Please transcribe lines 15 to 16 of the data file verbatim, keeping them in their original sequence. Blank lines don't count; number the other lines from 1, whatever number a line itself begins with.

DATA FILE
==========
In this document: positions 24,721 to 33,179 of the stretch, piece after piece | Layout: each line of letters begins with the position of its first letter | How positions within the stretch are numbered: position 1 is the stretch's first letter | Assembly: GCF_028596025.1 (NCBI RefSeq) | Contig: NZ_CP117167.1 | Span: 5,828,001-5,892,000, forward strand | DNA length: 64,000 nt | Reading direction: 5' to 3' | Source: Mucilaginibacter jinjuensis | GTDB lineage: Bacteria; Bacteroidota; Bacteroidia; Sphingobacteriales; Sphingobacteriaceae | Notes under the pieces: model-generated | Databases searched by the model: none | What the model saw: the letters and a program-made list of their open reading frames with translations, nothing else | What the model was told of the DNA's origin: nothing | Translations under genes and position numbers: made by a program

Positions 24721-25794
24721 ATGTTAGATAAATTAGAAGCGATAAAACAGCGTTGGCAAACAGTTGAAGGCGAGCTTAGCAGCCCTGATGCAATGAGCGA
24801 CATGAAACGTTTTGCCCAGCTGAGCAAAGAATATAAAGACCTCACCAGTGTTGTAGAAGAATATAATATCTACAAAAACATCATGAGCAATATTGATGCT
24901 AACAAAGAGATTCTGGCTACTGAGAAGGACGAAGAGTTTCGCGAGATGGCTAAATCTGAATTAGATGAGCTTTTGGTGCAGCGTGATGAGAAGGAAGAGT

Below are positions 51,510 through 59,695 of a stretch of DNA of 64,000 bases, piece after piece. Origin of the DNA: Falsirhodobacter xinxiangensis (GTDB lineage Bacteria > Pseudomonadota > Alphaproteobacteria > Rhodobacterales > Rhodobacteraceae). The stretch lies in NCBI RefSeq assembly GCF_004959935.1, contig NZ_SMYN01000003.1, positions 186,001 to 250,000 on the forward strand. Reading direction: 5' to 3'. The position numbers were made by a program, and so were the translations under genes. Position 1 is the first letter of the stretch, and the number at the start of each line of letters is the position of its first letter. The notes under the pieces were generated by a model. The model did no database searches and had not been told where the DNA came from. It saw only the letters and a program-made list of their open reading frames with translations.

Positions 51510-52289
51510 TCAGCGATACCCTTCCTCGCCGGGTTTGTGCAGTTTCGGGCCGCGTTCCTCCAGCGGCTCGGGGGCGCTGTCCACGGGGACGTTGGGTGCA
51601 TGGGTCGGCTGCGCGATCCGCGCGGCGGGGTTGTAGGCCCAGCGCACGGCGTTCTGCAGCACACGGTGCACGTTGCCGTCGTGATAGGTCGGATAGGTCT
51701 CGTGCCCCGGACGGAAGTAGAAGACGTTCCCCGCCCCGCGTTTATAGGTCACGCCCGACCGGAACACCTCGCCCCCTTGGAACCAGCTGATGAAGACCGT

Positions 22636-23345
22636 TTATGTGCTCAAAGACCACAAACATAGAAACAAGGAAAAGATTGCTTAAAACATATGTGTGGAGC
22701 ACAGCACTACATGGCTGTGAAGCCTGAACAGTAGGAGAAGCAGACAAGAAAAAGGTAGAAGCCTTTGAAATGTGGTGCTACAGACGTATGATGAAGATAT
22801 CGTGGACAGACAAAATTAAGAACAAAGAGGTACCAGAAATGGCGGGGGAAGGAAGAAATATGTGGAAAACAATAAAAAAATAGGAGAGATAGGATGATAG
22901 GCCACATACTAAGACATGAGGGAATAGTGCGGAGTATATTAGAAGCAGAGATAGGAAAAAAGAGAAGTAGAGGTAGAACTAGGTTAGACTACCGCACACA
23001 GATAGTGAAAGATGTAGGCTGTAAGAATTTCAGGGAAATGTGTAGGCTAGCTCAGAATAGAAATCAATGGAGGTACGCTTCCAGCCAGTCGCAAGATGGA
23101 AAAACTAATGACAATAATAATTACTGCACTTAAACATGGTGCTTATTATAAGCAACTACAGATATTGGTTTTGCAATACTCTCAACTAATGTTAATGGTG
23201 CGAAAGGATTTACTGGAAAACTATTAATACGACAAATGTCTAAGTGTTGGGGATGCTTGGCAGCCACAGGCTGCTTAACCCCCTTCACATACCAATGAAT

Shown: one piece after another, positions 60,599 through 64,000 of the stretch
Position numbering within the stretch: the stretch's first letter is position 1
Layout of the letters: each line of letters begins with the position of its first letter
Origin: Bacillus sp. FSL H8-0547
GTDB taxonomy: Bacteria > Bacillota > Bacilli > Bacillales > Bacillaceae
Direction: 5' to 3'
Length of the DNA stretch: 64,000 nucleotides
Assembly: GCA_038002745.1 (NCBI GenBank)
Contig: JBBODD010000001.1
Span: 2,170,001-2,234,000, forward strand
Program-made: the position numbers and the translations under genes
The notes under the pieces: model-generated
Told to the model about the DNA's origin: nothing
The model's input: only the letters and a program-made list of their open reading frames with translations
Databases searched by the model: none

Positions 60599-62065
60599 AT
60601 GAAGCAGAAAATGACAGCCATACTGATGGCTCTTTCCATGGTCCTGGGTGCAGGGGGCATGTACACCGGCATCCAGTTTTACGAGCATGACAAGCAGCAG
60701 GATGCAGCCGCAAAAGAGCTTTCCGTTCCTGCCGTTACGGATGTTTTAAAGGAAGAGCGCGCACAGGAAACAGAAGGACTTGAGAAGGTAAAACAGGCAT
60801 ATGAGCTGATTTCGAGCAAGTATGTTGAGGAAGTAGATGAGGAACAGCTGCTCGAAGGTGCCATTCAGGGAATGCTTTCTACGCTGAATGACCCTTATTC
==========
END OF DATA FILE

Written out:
22901 GCCACATACTAAGACATGAGGGAATAGTGCGGAGTATATTAGAAGCAGAGATAGGAAAAAAGAGAAGTAGAGGTAGAACTAGGTTAGACTACCGCACACA
23001 GATAGTGAAAGATGTAGGCTGTAAGAATTTCAGGGAAATGTGTAGGCTAGCTCAGAATAGAAATCAATGGAGGTACGCTTCCAGCCAGTCGCAAGATGGA